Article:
Marriott doesn’t see training as a separate initiative needing its own marketing and communication plan. Rather, the training is intimately married to the success and rollout of the project as a whole and is included in its overall change strategy. The training piece may have its own project plan, but it is still clearly linked to a business outcome.
Marriott also recognizes the need to support all stakeholders throughout these types of rollouts. For example, the company’s e-learning solutions demand a close relationship with multiple information technology departments. An e-learning project team must work with telecommunications, IT security, Web services, vendor management, finance and recovery services, legal services, help-desk support, human resources systems, technical field services, capacity planning, desktop imaging services and an enterprise testing center. It takes a coordinated effort and a firm understanding of all stakeholders to effectively support organizations and enterprise learning initiatives of Marriott’s size.
Metrics are critical to the ongoing success and continued engagement of these projects. At Marriott, Hudson-Martin uses a variety of methods, including access ratios, completion rations, an increase in test scores and feedback from participants, both online and in focus groups. But ultimately, the final determining factor is whether the overall project is a success or not. Training is simply one component of many that makes a particular project successful. It is part of Marriott’s culture to assume that training associates on the new skills needed for a project is one of the key deliverables.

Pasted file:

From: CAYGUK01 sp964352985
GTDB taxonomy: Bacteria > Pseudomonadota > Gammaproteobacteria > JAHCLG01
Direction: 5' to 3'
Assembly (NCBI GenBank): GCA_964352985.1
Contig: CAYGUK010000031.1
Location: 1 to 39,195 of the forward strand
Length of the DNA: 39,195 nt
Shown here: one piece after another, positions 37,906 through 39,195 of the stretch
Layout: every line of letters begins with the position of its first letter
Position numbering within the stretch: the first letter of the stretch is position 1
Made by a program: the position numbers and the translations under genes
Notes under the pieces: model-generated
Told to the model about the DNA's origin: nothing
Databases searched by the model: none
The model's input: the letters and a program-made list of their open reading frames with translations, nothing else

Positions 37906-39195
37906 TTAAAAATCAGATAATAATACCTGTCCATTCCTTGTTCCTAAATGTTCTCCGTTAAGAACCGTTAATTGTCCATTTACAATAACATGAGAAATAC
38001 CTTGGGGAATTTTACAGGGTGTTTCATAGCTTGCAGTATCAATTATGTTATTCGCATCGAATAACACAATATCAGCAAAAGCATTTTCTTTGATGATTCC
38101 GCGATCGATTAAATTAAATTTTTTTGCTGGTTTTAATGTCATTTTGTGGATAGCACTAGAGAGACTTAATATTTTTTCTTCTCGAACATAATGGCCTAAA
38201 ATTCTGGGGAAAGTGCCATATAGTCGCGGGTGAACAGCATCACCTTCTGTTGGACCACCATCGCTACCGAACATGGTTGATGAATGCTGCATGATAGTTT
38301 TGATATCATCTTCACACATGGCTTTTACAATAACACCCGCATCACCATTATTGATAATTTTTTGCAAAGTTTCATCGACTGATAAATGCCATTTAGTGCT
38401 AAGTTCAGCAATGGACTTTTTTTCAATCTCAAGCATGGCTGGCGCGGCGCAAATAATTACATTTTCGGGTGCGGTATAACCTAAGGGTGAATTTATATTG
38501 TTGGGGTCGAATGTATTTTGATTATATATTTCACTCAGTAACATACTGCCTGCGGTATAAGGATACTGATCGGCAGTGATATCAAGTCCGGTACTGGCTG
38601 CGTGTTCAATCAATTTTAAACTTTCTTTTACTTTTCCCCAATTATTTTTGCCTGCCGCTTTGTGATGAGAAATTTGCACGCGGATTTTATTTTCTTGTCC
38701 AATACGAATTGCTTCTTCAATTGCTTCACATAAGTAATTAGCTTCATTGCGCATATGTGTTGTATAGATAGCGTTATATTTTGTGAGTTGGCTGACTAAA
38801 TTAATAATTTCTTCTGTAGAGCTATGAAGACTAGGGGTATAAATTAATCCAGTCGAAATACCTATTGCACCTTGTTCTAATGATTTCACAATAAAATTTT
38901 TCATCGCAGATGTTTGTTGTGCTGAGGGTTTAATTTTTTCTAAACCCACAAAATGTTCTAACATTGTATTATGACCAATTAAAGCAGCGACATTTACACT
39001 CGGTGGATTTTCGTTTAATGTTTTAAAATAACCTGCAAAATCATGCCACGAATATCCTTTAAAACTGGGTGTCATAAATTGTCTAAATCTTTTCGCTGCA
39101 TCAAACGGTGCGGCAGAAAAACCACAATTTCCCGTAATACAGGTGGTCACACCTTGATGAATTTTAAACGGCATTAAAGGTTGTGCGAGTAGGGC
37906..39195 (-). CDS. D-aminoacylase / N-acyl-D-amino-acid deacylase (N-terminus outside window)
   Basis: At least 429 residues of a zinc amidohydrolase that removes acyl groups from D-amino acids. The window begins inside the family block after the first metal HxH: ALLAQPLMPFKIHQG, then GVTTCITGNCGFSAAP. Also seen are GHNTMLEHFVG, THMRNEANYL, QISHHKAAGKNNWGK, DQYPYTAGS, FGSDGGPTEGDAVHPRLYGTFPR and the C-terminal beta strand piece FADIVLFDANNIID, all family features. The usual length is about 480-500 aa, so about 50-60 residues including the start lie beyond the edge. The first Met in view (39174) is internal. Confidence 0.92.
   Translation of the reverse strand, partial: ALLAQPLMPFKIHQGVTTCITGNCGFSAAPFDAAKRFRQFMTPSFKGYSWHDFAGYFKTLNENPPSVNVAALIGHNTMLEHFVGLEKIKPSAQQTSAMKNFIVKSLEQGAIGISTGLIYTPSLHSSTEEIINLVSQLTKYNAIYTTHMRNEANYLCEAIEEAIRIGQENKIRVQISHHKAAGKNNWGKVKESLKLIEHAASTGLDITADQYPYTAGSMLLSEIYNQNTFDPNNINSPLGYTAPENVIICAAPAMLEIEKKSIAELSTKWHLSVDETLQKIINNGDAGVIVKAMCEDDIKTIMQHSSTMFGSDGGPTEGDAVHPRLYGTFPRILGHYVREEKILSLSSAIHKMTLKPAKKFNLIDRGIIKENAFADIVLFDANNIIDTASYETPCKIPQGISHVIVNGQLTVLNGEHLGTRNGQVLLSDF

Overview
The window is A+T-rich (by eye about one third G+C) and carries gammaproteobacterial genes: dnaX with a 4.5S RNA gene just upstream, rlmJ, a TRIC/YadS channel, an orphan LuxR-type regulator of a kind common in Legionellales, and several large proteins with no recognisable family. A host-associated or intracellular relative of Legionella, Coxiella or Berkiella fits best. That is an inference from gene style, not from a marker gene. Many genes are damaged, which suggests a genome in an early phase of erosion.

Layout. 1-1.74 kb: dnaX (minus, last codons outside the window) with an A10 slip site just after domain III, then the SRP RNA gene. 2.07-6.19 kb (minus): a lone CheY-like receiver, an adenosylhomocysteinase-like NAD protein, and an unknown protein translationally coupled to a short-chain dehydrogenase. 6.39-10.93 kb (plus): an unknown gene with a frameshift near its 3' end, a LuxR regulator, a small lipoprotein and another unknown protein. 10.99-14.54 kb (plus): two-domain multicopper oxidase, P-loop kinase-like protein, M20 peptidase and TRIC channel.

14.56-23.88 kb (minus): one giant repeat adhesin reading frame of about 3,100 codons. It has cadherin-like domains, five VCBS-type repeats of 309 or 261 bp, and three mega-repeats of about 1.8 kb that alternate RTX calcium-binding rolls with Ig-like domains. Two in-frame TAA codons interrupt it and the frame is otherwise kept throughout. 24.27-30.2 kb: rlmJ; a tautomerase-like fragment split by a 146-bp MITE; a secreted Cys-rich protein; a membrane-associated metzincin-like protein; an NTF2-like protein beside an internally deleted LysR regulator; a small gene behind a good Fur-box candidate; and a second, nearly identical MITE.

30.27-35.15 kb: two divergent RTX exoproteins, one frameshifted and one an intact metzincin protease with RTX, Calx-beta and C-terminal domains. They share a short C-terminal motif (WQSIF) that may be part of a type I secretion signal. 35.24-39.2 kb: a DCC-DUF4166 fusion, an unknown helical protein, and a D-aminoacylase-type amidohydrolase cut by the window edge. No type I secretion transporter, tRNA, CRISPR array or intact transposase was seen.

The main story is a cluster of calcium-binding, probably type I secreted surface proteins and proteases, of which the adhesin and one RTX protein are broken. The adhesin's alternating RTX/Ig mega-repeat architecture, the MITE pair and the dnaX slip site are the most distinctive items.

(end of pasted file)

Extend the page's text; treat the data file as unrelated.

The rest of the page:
Marketing enterprise-wide learning initiatives is a very involved and labor-intensive process. The overall costs of these projects to the organization are high, and success is critical. Having all key stakeholders’ buy-in to the outcome will often make or break these programs. The rollout has a much higher chance of success if the old view of training as a separate “necessary evil” is left behind and is replaced with a new perspective where training is seen as a natural and integral part of a business outcome or initiative. Marriott International is a perfect example of a company that has effectively linked training to its overall success as a company. Marketing and communication is everything in achieving this goal.
Bob Mosher is the executive director of education for Element K. He has been an influential leader in the IT training space for more than 15 years. For more information, e-mail Bob at email@example.com.